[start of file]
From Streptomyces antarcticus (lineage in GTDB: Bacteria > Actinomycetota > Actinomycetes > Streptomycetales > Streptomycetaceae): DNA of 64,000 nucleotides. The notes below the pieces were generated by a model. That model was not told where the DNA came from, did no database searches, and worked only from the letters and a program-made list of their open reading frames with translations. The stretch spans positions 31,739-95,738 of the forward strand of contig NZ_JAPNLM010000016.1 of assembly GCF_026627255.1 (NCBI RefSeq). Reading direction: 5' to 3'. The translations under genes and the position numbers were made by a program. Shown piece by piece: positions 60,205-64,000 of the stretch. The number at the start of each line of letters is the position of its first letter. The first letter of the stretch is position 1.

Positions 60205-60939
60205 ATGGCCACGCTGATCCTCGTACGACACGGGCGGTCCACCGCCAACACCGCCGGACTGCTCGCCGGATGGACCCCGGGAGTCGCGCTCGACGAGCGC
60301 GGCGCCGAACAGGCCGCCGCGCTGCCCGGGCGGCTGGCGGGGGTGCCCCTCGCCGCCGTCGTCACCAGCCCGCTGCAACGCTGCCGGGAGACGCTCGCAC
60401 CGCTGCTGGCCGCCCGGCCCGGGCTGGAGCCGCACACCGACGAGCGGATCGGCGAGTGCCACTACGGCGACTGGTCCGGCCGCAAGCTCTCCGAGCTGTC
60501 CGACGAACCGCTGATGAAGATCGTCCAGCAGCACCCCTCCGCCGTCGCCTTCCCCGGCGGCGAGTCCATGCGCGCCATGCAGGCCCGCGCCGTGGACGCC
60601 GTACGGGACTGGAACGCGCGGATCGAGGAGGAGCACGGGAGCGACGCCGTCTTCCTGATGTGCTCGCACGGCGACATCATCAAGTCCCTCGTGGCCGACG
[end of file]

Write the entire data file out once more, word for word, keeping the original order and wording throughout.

From Streptomyces antarcticus (lineage in GTDB: Bacteria > Actinomycetota > Actinomycetes > Streptomycetales > Streptomycetaceae): DNA of 64,000 nucleotides. The notes below the pieces were generated by a model. That model was not told where the DNA came from, did no database searches, and worked only from the letters and a program-made list of their open reading frames with translations. The stretch spans positions 31,739-95,738 of the forward strand of contig NZ_JAPNLM010000016.1 of assembly GCF_026627255.1 (NCBI RefSeq). Reading direction: 5' to 3'. The translations under genes and the position numbers were made by a program. Shown piece by piece: positions 60,205-64,000 of the stretch. The number at the start of each line of letters is the position of its first letter. The first letter of the stretch is position 1.

Positions 60205-60939
60205 ATGGCCACGCTGATCCTCGTACGACACGGGCGGTCCACCGCCAACACCGCCGGACTGCTCGCCGGATGGACCCCGGGAGTCGCGCTCGACGAGCGC
60301 GGCGCCGAACAGGCCGCCGCGCTGCCCGGGCGGCTGGCGGGGGTGCCCCTCGCCGCCGTCGTCACCAGCCCGCTGCAACGCTGCCGGGAGACGCTCGCAC
60401 CGCTGCTGGCCGCCCGGCCCGGGCTGGAGCCGCACACCGACGAGCGGATCGGCGAGTGCCACTACGGCGACTGGTCCGGCCGCAAGCTCTCCGAGCTGTC
60501 CGACGAACCGCTGATGAAGATCGTCCAGCAGCACCCCTCCGCCGTCGCCTTCCCCGGCGGCGAGTCCATGCGCGCCATGCAGGCCCGCGCCGTGGACGCC
60601 GTACGGGACTGGAACGCGCGGATCGAGGAGGAGCACGGGAGCGACGCCGTCTTCCTGATGTGCTCGCACGGCGACATCATCAAGTCCCTCGTGGCCGACG